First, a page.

« Last Edit: June 27, 2016, 07:32:58 pm by SeanB »
 

Offline rolycat

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Re: EEVblog #893 - Mailbag
« Reply #4 on: June 27, 2016, 07:59:08 pm »
Dave,

Mattia's analogy is undoubtedly flawed, but so is your logic.

The fact that many religions are mutually incompatible has no bearing on whether one of them could be correct. I would agree that it is more probable that none of them is correct, based on other evidence (or lack of evidence), but that is an entirely separate argument.

In your rant you claim (of religions)

Quote
...at best only one of them is true but because they contradict each other and that alone is in effect evidence that they are actually all made up.

This is simply wrong.

Let me attempt a simpler analogy. Suppose that rumours are circulating about a buried chest somewhere on an uncharted island. One group believes it contains a heap of gold, another that it contains a set of flawless jewels. Is the fact that they contradict each other alone evidence that the chest is really empty (or doesn't exist)?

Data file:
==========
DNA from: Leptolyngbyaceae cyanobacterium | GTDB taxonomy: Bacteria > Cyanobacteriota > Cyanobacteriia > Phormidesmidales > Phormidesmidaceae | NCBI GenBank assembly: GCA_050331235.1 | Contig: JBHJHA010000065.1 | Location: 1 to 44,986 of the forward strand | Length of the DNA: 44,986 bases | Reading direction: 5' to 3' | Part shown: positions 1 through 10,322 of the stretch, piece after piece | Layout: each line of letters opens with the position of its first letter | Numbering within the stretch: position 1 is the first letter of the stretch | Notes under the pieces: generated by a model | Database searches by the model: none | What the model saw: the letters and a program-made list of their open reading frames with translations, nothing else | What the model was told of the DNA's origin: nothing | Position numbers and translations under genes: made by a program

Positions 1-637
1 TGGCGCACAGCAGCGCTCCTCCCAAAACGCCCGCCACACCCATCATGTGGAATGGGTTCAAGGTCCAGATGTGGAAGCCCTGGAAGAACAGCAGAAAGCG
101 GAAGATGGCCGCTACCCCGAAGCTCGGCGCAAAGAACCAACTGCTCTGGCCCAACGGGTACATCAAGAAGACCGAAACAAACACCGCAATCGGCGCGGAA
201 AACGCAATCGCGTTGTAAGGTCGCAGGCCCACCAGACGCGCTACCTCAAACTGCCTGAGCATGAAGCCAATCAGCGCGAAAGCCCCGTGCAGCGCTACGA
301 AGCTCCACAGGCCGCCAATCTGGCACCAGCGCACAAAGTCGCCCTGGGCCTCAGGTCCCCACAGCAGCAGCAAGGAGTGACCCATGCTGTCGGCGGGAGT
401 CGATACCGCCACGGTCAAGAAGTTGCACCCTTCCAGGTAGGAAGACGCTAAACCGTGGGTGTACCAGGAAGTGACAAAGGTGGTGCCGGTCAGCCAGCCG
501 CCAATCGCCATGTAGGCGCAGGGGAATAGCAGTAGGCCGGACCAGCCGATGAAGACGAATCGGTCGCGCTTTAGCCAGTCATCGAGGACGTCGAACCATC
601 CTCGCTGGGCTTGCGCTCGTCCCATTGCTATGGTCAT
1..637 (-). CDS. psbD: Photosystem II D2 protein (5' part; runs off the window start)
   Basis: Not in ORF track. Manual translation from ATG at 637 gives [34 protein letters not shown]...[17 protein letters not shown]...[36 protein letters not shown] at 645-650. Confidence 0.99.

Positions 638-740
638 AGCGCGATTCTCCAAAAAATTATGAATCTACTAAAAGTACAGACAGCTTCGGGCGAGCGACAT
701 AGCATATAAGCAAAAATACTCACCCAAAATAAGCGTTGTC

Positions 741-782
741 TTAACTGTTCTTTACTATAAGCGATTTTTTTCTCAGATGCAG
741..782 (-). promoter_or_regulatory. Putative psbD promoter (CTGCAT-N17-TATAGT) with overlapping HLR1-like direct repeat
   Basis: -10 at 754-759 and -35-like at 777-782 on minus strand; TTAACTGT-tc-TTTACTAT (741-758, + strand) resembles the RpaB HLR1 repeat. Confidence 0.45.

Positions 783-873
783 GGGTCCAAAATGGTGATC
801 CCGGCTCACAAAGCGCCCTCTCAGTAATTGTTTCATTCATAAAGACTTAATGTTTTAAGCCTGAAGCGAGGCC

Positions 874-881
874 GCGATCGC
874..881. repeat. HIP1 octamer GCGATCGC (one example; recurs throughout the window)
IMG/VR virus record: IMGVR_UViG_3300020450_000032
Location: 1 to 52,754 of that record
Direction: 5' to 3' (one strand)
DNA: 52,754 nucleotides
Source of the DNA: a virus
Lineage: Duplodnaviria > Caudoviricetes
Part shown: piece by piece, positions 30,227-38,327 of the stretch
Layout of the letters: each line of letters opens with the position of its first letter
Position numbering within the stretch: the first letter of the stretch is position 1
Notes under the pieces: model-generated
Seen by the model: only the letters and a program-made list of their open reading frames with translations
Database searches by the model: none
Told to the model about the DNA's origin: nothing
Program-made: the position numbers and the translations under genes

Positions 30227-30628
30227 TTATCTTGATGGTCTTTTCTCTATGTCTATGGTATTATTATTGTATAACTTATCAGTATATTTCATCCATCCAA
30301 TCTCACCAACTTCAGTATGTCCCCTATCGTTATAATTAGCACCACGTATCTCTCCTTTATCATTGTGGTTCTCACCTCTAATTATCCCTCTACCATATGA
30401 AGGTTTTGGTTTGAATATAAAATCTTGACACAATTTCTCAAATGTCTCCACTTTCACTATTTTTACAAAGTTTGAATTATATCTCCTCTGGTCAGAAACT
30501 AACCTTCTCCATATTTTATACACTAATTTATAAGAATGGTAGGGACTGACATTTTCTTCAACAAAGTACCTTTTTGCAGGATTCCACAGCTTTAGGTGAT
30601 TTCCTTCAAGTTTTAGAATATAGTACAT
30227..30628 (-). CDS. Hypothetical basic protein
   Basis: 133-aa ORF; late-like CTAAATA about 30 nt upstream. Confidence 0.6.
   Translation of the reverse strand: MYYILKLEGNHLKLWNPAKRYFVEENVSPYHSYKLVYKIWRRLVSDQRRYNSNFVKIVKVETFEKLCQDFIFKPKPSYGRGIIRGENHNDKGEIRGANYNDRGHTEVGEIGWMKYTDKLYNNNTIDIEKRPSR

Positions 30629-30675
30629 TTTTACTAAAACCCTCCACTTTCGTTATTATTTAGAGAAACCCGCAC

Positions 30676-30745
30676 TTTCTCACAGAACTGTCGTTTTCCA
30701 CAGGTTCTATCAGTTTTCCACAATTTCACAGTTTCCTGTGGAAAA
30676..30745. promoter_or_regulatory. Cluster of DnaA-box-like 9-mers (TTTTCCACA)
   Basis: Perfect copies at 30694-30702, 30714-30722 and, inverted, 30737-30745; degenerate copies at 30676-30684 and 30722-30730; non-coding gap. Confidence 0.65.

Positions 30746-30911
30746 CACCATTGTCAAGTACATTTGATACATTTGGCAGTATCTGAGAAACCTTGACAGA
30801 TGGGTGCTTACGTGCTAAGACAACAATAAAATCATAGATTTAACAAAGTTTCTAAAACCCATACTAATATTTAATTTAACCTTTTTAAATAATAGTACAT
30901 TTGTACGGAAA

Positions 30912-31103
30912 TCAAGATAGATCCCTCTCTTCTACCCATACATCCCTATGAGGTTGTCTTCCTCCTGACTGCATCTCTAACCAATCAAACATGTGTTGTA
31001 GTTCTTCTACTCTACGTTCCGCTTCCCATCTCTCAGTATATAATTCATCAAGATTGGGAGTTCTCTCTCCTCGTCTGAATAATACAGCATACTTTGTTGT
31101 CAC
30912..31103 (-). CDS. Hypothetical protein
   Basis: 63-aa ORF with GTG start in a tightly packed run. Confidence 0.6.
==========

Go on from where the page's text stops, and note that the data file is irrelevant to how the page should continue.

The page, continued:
Offline LazyJack

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Re: EEVblog #893 - Mailbag
« Reply #5 on: June 27, 2016, 09:19:04 pm »
That BEC. The output voltage is fixed. Don't calculate the power by multiplying the input voltage with the output current.
 

Offline iamdarkyoshi

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Re: EEVblog #893 - Mailbag
« Reply #6 on: June 27, 2016, 09:52:56 pm »
That BEC. The output voltage is fixed. Don't calculate the power by multiplying the input voltage with the output current.

I commented on that in the youtube/google- comments
 

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Re: EEVblog #893 - Mailbag
« Reply #7 on: June 27, 2016, 10:20:36 pm »
Glad to see Dave having the same organic PV modules on which we are performing reliability tests :)

Are they any good?
What's your app?
 

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Re: EEVblog #893 - Mailbag
« Reply #8 on: June 27, 2016, 10:22:22 pm »
Dave, Mattia's analogy is undoubtedly flawed, but so is your logic.
The fact that many religions are mutually incompatible has no bearing on whether one of them could be correct. I would agree that it is more probable that none of them is correct, based on other evidence (or lack of evidence), but that is an entirely separate argument.

That was entirely my argument.

Quote